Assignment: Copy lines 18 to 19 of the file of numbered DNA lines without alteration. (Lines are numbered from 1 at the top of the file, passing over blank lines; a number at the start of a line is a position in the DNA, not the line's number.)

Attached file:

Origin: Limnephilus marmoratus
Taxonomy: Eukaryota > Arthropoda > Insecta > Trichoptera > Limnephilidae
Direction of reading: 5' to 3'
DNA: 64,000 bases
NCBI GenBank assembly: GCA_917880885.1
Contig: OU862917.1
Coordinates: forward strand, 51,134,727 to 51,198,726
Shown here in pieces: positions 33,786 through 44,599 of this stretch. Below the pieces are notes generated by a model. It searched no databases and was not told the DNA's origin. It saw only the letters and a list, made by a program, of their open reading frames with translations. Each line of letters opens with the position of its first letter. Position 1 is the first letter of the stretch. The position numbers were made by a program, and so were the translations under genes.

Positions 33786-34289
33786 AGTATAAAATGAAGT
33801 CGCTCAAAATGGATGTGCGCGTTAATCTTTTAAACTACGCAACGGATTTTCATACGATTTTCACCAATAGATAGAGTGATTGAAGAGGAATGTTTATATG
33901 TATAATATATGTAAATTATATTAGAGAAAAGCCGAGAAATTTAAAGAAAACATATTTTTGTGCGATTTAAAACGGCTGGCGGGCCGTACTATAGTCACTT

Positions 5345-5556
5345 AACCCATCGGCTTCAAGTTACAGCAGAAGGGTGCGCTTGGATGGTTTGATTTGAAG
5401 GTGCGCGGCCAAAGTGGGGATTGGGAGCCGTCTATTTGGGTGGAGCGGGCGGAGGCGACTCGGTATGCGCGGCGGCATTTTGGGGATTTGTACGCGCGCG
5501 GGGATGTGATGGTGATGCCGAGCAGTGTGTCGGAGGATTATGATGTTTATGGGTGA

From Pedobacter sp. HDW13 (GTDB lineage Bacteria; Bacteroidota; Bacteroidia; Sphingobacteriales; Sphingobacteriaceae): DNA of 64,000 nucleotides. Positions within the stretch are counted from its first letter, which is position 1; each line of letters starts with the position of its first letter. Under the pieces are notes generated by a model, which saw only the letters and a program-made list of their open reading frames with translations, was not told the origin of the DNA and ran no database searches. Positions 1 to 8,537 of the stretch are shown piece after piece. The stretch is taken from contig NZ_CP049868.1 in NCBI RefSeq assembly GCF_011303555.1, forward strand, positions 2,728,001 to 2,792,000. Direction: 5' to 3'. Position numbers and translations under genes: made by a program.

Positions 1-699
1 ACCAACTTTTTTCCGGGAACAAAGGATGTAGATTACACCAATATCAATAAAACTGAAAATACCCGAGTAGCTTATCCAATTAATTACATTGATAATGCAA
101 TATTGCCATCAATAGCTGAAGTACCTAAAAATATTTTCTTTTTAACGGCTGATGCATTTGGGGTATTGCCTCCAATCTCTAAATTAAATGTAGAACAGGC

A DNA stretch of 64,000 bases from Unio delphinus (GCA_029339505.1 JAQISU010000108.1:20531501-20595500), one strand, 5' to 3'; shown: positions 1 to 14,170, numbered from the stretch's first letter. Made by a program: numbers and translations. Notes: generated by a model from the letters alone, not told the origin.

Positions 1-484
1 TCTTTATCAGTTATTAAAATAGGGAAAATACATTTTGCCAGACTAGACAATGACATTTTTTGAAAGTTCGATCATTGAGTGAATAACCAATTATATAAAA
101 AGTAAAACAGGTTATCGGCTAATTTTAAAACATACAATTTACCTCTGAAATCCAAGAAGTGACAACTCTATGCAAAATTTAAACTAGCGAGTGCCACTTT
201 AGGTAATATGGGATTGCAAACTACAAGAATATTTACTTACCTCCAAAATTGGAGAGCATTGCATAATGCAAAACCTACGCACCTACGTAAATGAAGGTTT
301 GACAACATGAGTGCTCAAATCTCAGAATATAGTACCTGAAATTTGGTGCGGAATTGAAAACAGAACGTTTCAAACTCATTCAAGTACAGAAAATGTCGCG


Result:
Positions 1-699
1 ACCAACTTTTTTCCGGGAACAAAGGATGTAGATTACACCAATATCAATAAAACTGAAAATACCCGAGTAGCTTATCCAATTAATTACATTGATAATGCAA